A scene is the root node in a tree of Sprite Kit nodes. We implement our game logic there. However, there are many situations that SKScene needs to inform its view controller about some events or wants to force particular behavior only view controller can provide. This article shows how to make this communication work. And what is most important – how to do it in the cleanest possible way. Continue reading →
In this tutorial I will explain how to use UIPanGestureRecognizer to drag and drop views. If you want to jump straight to the code you can download a fully working example project from here.
UIPanGestureRecognizer is a subclass of UIGestureRecognizer that specialises in detecting panning (dragging) gestures. A panning gesture can have 3 states.
It begins when user touched the screen and starts dragging. In this moment UIPanGestureRecognizer‘s state changes to UIGestureRecognizerStateBegan. Then, when user continues panning, state of gesture recognizer changes to UIGestureRecognizerStateChanged. Finally, when user released the finger, the gesture ends (UIGestureRecognizerStateEnded). We will use this in our handler method to move an instance of UIView along with the panning gesture.
Let’s start creating an empty project in Xcode. I chose Single View Application template and created a view in the center of the screen. Continue reading →
This article explains in simple words, like to a rubber duck, what a run loop is in OS X and iOS.
What is a NSRunLoop?
A run loop is an event processing loop that you use to schedule work and coordinate the receipt of incoming events. The purpose of a run loop is to keep your thread busy when there is work to do and put your thread to sleep when there is none.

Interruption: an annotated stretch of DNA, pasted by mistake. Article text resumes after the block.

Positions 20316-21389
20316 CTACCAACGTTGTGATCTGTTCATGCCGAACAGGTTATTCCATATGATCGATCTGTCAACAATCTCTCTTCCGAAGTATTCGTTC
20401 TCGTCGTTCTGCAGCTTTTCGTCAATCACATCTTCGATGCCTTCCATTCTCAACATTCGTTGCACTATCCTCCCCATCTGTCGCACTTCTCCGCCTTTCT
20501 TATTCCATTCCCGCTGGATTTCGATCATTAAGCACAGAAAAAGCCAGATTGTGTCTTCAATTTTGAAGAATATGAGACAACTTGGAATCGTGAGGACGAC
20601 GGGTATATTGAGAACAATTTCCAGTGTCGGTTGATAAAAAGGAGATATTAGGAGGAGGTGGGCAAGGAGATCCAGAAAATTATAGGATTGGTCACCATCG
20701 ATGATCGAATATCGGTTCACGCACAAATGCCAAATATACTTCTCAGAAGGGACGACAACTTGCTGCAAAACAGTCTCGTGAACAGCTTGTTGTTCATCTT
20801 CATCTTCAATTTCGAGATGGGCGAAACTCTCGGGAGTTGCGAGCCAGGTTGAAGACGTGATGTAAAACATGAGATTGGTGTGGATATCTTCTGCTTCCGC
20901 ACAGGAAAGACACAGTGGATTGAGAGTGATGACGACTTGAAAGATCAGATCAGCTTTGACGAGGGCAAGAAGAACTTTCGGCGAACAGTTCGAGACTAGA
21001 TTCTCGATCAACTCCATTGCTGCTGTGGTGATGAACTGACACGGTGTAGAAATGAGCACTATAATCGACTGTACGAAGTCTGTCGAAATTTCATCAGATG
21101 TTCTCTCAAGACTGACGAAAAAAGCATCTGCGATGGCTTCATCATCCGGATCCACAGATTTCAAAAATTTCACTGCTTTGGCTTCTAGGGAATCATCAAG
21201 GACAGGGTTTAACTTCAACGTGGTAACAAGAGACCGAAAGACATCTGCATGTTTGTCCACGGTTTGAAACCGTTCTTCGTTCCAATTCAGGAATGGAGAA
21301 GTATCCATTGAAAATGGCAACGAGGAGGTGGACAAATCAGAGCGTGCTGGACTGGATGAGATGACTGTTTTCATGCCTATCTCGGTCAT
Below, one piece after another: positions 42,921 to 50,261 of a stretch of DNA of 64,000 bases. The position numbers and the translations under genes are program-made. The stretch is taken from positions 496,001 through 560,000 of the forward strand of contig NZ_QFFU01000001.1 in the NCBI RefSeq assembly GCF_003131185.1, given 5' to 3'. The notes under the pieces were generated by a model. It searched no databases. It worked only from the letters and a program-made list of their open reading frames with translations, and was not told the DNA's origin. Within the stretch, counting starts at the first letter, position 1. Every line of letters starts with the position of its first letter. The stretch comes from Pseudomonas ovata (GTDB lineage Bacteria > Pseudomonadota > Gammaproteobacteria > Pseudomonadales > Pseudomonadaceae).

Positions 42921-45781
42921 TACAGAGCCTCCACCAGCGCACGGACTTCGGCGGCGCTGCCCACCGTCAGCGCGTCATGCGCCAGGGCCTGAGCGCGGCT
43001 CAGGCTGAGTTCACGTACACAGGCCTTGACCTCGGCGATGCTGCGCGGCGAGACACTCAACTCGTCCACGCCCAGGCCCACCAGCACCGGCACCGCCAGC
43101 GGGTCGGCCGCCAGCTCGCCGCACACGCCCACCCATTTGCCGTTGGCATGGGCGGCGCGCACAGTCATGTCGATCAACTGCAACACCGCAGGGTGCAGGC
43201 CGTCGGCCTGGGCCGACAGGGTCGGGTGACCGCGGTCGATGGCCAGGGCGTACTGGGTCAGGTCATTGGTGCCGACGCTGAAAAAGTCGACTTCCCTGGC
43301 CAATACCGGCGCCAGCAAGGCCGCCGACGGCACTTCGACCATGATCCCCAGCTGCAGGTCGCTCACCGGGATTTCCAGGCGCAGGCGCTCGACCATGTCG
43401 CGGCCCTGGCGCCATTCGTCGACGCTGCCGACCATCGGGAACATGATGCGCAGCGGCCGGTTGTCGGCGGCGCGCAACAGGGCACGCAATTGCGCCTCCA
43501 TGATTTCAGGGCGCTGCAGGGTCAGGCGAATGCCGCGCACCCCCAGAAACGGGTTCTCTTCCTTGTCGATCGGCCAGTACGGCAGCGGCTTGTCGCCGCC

That’s what docs say. Each thread, including the application’s main thread, has an associated NSRunLoop object. The app frameworks automatically set up and run the run loop on the main thread as part of the application startup process. Continue reading →
This article explains configuring DHCP in OS X Server in simple steps. It’s an easy to follow tutorial with screenshots and hints that will help you in starting a DHCP service in your network.
DHCP in OS X Server. Creating a DHCP pool.
First thing we have to do is to set up a desired IP address pool the DHCP server should use. This requires providing start and end addresses of the pool, network mask, and router (default gateway) IP address. Additionally we can also specify DNS servers’ IP addresses and lease time.
This article shows how to share the Internet connection on your Mac with Raspberry Pi. The Pi is connected to Mac using an Ethernet cable. It also shows how to get the IP address of the Pi once the connection is established. Continue reading →
NSLayoutConstraint Extensions is a useful category on NSLayoutConstraint containing a set of helper methods for creating most commonly used constraints. The category also includes a debugging extension that makes troubleshooting invalid constraints much easier and faster.
It is designed to be as easy to use as possible to integrate and use to speed up everyday development tasks. All the methods are well documented and described using doxygen style. Continue reading →
This article explains all you need to know to understand how dynamic linking in Java works.
Dynamic linking in Java
Java applications are typically compiled to bytecode that can run on any Java Virtual Machine (JVM) regardless of computer architecture. The bytecode is an intermediate representation, which is then, linked to platform-specific machine code.
To understand the dynamic linking we must first divide Java program execution into steps. Java language specification defines 5 of them. Continue reading →
Raspberry Pi boards have 2 or 5 Light Emitting Diodes (LEDs). The LEDs indicate status of the operations such as accessing the SD Card or network activity. All of the diodes are located next to the audio socket, in the corner.
The number of LEDs depends on the model. Newer boards have 5 diodes. Older ones, only 2.
Functions of the status LEDs
ACT (or OK on the older boards) - green, blinks when SD card is accessed.
PWR - red when powered on.
LEDs below exist only on Model B boards.
FDX - green when connected to Full Duplex Ethernet network.
LNK - green when Ethernet is connected, blinks on data transfer.
100 (or 10M on on the older boards) - orange, indicates 100Mbit Ethernet.